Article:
If there’s one thing that still has bipartisan support in politics, it’s embarrassing menswear. In a move that made less-than-fashionable headlines, Democratic Minority Leader Hakeem Jeffries, Republican House Speaker Kevin McCarthy and Republican Senate Minority Leader Mitch McConnell all recently wore “dress sneakers” — a term I needn’t bother dismissing as an oxymoron — to the White House.

It’s just one of many unstylish trends that have ruined men’s outfits in the nation’s capital and other political centers. Male politicians are wearing ill-fitting suits, orphaned suit jackets paired with light-washed jeans, trousers that puddle around their ankles and sweaters crammed into too-small jackets.

These faux pas mostly go unnoticed during non-election years. But for presidential candidates on the campaign trail, these kinds of clothing missteps can cause unnecessary headlines and take attention away from their message.

These days, it’s the male politicians who need the most help with their wardrobe. So, for all the men out there with White House aspirations, here are some tips for how to best present yourselves, from the campaign stop at the diner to the big speech at the dais.

It’s a Suit, Not a Personality

The suit has been dying a slow, anguished death since the 1950s. But when Mark Zuckerberg testified before Congress in 2020, he wore a dark worsted suit with a white shirt and a dark silk tie, rather than the hoodies and jeans that have come to represent Silicon Valley. Vanessa Friedman of the New York Times called it his “trust-me suit.”

In American politics, trust-me suits still wield considerable power, making them ideal for speeches, rallies and TV hits. Cameras can distort fine patterns like micro-herringbones and fine glen checks, so a good trust-me suit will be a solid, dark color like navy or charcoal. Under harsh, unforgiving lighting, hard-finished fabrics, such as silky super wools or mohair-wool blends, can appear cheap. Instead, choose fabrics with a soft finish, such as woolen flannel. President Joe Biden executes this well by mostly sticking to solid, matte blue suits, relying on the superior cut of his clothes to make a positive impression.

Your trust-me suit should be as conventionally conservative as Mitt Romney. By keeping things simple, you direct the focus to your message — rather than your clothes. Wear dark worsted suits with lapels that end halfway between your collar and shoulder joint, and jackets that terminate halfway between your collar and the floor. Pair them with traditional spread collar shirts, rather than the more aggressive styles such as the cutaway, à la Roger Stone. Stick to traditional colors for footwear, such as medium brown, dark brown or jet black. Tan shoes shine like flashlights with dark worsted wool suits, dragging the eye down and distracting the viewer. And, for the love of God, stay away from the dress sneakers that have been popular in Washington. Not comfy enough? Get some foam insoles.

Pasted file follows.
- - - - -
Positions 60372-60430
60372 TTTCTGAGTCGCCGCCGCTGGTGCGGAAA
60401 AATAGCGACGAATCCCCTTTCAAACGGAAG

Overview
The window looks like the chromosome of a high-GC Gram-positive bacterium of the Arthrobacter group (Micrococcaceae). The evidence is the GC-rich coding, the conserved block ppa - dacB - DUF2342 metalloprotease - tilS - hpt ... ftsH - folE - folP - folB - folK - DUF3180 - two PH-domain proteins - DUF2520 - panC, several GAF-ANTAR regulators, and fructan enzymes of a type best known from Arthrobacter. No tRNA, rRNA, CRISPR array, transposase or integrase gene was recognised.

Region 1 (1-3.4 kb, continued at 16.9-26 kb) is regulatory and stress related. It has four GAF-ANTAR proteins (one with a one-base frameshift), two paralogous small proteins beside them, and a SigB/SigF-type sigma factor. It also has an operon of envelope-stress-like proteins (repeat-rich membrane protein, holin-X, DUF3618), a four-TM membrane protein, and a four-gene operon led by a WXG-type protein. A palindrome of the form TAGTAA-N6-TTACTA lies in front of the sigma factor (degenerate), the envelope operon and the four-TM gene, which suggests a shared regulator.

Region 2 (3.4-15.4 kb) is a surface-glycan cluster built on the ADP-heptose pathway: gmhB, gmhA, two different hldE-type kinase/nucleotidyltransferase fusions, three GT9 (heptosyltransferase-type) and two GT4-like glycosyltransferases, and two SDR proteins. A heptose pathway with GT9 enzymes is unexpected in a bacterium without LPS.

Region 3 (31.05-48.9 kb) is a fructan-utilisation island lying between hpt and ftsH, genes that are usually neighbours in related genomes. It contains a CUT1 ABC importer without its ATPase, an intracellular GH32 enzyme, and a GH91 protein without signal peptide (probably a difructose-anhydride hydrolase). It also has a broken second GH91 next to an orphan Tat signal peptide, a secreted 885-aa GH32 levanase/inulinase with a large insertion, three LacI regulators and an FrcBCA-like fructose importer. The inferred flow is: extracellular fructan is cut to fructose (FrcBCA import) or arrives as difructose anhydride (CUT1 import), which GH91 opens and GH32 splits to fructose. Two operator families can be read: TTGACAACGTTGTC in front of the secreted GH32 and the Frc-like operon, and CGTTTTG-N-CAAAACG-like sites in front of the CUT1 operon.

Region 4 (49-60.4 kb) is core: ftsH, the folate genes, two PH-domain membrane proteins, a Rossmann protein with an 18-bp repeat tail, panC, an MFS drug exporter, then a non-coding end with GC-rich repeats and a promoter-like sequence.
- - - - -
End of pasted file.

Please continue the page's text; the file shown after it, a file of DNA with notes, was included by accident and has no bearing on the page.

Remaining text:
Finally, before any major appearance, have your suits professionally pressed. Pressing is preferable to steaming because hot steam without pressure can cause a tailored jacket to pucker. If you leave the pressing to one of your aides, they should use a pressing cloth and only press down — never moving the iron back and forth — to avoid burning the fabric and causing it to shine.

Your Suit Shirt Is Not Casual

Over the last 30 years, male politicians have been slowly shedding their ties and suit jackets to look more relatable. But most candidates still wear the same white, poplin, semi-spread collar shirt they typically wear under a suit. The outfit just ends up looking lazy, like a man in a suit took off his jacket to seem less corporate. A better move would be to wear a light blue, oxford cloth button-down.

The term button-down refers to how the collar points secure to the shirt’s body with tiny buttons, a design that John E. Brooks of Brooks Brothers imported to these shores after seeing the design on British polo players. When Brooks Brothers first introduced button-down shirts in the early 20th century, they quickly became an American classic. The button-down shirt was the sine qua non of the post-war Ivy Style look, commonly paired with shabby tweeds and flat-front chinos. Politicians have long worn them while kissing babies.

You should wear button-downs today for two reasons. First, it’s the most American dress shirt style, the button-up equivalent of 501 blue jeans or Coca-Cola. Wearing one is a sign of patriotism and demonstrates an understanding of our shared cultural history. Secondly, it performs an important function: Without the structural support of a tie, the points of a semi-spread collar can spread out and appear sloppy. Conversely, a button-down will always look neat and tidy. Light blue shirts are also a little more causal than their optic white counterparts — useful when you’re trying to dress down.